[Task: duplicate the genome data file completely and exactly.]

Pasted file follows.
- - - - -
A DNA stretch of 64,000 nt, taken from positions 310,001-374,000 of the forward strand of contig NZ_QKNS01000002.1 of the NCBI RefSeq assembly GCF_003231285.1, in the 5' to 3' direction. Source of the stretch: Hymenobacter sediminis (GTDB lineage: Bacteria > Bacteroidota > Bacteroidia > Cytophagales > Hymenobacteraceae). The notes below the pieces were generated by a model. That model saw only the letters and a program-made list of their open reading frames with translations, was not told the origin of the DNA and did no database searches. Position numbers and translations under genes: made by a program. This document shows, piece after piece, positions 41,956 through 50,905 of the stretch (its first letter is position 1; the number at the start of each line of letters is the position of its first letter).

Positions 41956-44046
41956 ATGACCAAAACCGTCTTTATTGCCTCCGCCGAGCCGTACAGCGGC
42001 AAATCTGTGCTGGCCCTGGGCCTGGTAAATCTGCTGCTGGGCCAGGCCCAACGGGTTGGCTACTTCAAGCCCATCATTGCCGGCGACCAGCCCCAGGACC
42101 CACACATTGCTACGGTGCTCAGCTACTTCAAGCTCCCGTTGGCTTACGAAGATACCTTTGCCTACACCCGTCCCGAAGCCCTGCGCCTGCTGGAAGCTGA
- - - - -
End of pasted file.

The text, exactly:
A DNA stretch of 64,000 nt, taken from positions 310,001-374,000 of the forward strand of contig NZ_QKNS01000002.1 of the NCBI RefSeq assembly GCF_003231285.1, in the 5' to 3' direction. Source of the stretch: Hymenobacter sediminis (GTDB lineage: Bacteria > Bacteroidota > Bacteroidia > Cytophagales > Hymenobacteraceae). The notes below the pieces were generated by a model. That model saw only the letters and a program-made list of their open reading frames with translations, was not told the origin of the DNA and did no database searches. Position numbers and translations under genes: made by a program. This document shows, piece after piece, positions 41,956 through 50,905 of the stretch (its first letter is position 1; the number at the start of each line of letters is the position of its first letter).

Positions 41956-44046
41956 ATGACCAAAACCGTCTTTATTGCCTCCGCCGAGCCGTACAGCGGC
42001 AAATCTGTGCTGGCCCTGGGCCTGGTAAATCTGCTGCTGGGCCAGGCCCAACGGGTTGGCTACTTCAAGCCCATCATTGCCGGCGACCAGCCCCAGGACC
42101 CACACATTGCTACGGTGCTCAGCTACTTCAAGCTCCCGTTGGCTTACGAAGATACCTTTGCCTACACCCGTCCCGAAGCCCTGCGCCTGCTGGAAGCTGA